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Ultraflat graphene


Graphene, a single atomic layer of carbon connected by sp2 hybridized bonds, has attracted intense scientific interest since its recent discovery1. Much of the research on graphene has been directed towards exploration of its novel electronic properties, but the structural aspects of this model two-dimensional system are also of great interest and importance. In particular, microscopic corrugations have been observed on all suspended2 and supported3,4,5,6,7,8 graphene sheets studied so far. This rippling has been invoked to explain the thermodynamic stability of free-standing graphene sheets9. Many distinctive electronic10,11,12 and chemical13,14,15 properties of graphene have been attributed to the presence of ripples, which are also predicted to give rise to new physical phenomena16,17,18,19,20,21,22,23,24,25,26 that would be absent in a planar two-dimensional material. Direct experimental study of such novel ripple physics has, however, been hindered by the lack of flat graphene layers. Here we demonstrate the fabrication of graphene monolayers that are flat down to the atomic level. These samples are produced by deposition on the atomically flat terraces of cleaved mica surfaces. The apparent height variation in the graphene layers observed by high-resolution atomic force microscopy (AFM) is less than 25 picometres, indicating the suppression of any existing intrinsic ripples in graphene. The availability of such ultraflat samples will permit rigorous testing of the impact of ripples on various physical and chemical properties of graphene.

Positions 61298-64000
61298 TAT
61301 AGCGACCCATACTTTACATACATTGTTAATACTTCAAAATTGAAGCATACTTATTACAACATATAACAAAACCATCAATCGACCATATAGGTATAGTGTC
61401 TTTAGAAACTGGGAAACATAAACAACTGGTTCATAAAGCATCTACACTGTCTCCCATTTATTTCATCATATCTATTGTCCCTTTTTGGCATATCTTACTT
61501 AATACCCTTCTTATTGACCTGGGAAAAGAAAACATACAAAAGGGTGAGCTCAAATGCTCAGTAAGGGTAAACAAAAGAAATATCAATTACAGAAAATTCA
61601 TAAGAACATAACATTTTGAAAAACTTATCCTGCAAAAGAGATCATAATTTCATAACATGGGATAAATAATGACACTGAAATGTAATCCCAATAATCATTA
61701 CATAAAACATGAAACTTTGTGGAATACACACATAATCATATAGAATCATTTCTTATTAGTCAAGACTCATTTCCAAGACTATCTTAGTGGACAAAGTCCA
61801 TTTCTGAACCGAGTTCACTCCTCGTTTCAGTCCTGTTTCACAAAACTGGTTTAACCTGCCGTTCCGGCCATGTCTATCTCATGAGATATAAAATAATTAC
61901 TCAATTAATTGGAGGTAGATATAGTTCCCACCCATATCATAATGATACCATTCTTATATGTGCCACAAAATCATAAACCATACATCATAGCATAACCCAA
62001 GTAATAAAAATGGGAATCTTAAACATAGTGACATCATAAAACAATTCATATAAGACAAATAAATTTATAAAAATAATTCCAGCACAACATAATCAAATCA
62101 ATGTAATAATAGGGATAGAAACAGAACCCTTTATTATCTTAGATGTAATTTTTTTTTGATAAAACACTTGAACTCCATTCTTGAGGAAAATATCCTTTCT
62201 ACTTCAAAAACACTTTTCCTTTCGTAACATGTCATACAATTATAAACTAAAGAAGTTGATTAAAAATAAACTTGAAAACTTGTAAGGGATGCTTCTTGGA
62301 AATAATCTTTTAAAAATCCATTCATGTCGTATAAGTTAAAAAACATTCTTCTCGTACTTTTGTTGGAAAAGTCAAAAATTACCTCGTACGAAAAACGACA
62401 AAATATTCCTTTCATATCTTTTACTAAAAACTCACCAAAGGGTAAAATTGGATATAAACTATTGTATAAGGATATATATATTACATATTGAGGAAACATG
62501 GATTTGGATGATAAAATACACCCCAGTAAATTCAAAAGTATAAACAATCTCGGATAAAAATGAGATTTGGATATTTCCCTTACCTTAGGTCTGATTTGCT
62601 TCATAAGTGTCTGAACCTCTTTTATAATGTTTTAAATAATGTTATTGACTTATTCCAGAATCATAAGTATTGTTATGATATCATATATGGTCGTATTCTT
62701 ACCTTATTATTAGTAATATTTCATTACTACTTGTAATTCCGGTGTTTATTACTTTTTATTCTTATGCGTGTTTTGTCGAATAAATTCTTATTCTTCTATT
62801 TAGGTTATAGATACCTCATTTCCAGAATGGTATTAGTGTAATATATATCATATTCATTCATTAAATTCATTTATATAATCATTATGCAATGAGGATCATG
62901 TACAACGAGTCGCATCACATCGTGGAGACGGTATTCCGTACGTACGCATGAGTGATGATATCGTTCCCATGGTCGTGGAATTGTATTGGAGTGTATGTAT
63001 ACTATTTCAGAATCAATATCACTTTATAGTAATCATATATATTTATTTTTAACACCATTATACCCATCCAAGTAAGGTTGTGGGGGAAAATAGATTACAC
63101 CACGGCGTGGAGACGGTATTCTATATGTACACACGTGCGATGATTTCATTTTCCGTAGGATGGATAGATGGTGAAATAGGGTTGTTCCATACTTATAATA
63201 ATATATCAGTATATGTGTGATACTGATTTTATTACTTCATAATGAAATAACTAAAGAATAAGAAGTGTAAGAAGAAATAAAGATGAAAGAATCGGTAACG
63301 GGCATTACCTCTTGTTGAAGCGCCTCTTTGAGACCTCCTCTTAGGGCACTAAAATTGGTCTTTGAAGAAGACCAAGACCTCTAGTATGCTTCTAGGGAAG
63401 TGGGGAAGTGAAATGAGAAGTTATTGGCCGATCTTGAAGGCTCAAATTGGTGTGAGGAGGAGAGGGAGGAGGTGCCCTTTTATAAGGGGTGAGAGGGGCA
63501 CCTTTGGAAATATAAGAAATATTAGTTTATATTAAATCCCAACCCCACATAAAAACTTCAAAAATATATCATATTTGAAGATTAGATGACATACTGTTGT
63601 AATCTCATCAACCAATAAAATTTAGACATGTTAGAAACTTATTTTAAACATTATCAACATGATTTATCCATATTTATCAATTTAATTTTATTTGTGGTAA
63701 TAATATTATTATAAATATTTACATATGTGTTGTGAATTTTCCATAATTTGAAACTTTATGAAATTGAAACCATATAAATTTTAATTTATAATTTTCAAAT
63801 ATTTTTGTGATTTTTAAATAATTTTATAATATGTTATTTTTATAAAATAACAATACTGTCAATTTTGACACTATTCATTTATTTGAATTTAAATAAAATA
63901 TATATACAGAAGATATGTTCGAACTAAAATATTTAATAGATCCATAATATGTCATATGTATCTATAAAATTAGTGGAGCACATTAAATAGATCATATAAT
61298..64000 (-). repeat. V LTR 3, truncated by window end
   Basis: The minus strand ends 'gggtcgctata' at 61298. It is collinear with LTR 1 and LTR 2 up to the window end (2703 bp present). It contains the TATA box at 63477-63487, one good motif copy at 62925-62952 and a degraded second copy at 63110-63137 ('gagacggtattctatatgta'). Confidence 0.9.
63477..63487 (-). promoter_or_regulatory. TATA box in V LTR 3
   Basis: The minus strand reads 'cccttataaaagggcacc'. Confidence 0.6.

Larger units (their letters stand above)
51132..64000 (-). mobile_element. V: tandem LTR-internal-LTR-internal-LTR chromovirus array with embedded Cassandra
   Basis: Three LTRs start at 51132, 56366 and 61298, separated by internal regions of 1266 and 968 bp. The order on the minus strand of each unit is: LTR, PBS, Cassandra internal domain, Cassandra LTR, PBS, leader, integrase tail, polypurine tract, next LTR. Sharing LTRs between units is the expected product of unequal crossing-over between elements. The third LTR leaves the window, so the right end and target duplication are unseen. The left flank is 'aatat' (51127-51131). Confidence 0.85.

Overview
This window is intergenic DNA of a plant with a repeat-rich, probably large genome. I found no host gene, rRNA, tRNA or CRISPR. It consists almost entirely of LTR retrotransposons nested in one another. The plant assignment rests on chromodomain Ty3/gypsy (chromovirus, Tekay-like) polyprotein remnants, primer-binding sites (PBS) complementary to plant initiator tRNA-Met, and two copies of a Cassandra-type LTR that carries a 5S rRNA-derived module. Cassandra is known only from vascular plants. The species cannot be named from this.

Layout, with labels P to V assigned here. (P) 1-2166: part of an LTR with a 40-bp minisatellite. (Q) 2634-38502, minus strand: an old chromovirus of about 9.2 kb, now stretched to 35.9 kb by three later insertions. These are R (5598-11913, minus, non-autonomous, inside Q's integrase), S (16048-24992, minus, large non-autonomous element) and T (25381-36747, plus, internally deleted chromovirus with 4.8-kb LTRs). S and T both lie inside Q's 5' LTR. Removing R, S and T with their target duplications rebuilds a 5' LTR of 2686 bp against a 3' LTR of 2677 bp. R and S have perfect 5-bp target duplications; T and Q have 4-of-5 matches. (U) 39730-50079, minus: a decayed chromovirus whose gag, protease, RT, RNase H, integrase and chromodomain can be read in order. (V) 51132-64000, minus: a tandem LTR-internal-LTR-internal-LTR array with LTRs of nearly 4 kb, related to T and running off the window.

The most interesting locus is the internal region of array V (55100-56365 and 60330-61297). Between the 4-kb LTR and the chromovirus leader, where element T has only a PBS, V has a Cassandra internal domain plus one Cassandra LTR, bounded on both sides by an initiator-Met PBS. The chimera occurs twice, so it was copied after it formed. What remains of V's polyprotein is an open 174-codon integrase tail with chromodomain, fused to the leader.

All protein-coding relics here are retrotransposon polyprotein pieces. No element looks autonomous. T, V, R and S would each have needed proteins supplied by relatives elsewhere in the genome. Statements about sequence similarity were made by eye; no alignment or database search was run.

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Figure 1: AFM topographic images of different samples and the corresponding histograms of height.
Figure 2: Comparison of surface roughness for graphene on SiO 2 and on mica, and for cleaved graphite.


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We thank E. B. Newton and S. Li for their assistance in sample preparation and J. Shan, H. G. Yan and Z. Q. Li for discussions. This work was supported by grants from DARPA through the CERA programme (to T.F.H.), from the Nano Electronics Research Corporation (NERC) through the INDEX Center (to T.F.H.), and from the National Science Foundation (grant CHE-07-01483 to G.W.F.). Equipment and material support was provided by the US Department of Energy (grant DE-FG02-88-ER13937 to G.W.F.).

Author Contributions All of the authors contributed to the design of the experiment; C.H.L. and K.F.M. were responsible for the sample preparation, C.H.L. and L.L. characterized the samples by AFM imaging; C.H.L., L.L., and T.F.H. devised the method for and performed the data analysis; and C.H.L., G.W.F. and T.F.H. prepared the manuscript.

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Correspondence to Tony F. Heinz.

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This file contains Supplementary Methods, a Supplementary Discussion, Supplementary Figures S1-S3 with Legends and Supplementary References. (PDF 490 kb)

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Lui, C., Liu, L., Mak, K. et al. Ultraflat graphene. Nature 462, 339–341 (2009).

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